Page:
Medline ® Abstract for Reference 112
Severe reaction to radiotherapy for breast cancer as the presenting feature of ataxia telangiectasia.
Byrd PJ, Srinivasan V, Last JI, Smith A, Biggs P, Carney EF, Exley A, Abson C, Stewart GS, Izatt L, Taylor AM
Br J Cancer. 2012 Jan;106(2):262-8. Epub 2011 Dec 06.
BACKGROUND: Severe early and late radiation reaction to radiotherapy is extremely rare in breast cancer patients. Such a reaction prompted an investigation into a 44-year-old mother (patient A-T213).
METHODS: A neurological examination was performed and blood lymphocytes and skin fibroblasts were assessed for radiosensitivity chromosomally and by colony-forming assay. The ATM gene was sequenced and ATM mutations modelled by site-directed mutagenesis. The ATM kinase activity was also assessed.
RESULTS: Patient A-T213 was normally ambulant with no ataxia and minimal other neurological features. T lymphocytes and skin fibroblasts were unusually radiosensitive, although less sensitive than in classical ataxia telangiectasia (A-T). A lymphoblastoid cell line and skin fibroblasts expressed ATM protein with some retained kinase activity. One missense ATM mutation c.8672G>A (p.Gly2891Asp) and a c.1A>G substitution were identified. In the modelling system, the p.Gly2891Asp mutant protein was expressed and shown to have residual ATM kinase activity.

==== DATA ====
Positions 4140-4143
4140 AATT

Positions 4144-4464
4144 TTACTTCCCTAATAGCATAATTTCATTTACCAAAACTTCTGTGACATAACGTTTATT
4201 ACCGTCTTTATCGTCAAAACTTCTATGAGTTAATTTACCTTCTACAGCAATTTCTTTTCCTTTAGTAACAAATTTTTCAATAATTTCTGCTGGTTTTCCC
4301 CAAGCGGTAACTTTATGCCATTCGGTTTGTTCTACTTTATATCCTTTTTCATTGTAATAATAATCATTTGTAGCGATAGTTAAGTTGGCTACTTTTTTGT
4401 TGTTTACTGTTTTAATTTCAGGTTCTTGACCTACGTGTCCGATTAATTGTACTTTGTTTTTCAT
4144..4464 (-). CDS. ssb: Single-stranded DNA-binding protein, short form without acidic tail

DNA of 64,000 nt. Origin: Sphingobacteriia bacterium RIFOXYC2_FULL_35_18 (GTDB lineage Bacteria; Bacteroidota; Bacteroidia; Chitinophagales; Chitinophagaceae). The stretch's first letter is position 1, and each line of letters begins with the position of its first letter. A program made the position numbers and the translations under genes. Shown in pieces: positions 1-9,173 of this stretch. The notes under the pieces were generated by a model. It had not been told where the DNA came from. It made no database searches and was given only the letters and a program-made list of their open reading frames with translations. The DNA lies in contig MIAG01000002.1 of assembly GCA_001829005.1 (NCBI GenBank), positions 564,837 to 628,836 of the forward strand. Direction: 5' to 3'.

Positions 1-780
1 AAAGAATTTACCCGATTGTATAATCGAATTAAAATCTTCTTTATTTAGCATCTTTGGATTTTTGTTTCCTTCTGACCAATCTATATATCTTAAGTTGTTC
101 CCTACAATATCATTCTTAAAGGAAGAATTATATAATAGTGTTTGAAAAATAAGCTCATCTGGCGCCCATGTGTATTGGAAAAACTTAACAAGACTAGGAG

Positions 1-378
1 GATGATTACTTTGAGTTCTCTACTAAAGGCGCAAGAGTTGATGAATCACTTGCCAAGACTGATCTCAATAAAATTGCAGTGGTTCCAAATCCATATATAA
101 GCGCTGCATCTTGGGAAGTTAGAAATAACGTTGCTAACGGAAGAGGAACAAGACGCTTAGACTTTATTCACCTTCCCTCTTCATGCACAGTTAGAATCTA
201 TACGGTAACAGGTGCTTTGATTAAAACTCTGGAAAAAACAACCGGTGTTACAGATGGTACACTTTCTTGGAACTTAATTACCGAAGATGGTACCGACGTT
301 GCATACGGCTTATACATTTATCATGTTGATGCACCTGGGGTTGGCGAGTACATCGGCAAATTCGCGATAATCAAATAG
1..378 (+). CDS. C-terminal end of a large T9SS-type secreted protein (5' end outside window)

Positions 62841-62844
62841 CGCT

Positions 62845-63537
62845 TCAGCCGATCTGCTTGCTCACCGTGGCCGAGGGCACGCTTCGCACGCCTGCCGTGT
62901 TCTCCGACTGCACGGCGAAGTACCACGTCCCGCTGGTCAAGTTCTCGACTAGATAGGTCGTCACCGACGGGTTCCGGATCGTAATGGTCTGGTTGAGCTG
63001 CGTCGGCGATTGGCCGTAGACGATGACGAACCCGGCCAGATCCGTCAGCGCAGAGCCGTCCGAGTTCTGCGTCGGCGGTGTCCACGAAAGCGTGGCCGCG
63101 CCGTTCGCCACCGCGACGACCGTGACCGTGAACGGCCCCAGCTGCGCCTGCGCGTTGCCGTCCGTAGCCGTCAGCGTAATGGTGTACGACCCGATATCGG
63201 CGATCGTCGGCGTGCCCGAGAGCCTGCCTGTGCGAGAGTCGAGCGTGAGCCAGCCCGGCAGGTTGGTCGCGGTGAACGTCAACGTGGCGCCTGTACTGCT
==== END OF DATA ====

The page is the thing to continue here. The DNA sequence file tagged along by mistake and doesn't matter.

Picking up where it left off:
CONCLUSION: Patient A-T213 has a milder form of A-T with biallelic ATM mutations, which may have contributed to breast cancer development, and certainly caused the severe radiation reaction. Ataxia telangiectasia should be investigated as a potential cause of untoward severe early and late radiation reactions in breast cancer patients.
School of Cancer Sciences, College of Medical and Dental Sciences, University of Birmingham, Vincent Drive, Edgbaston, Birmingham B15 2TT, UK.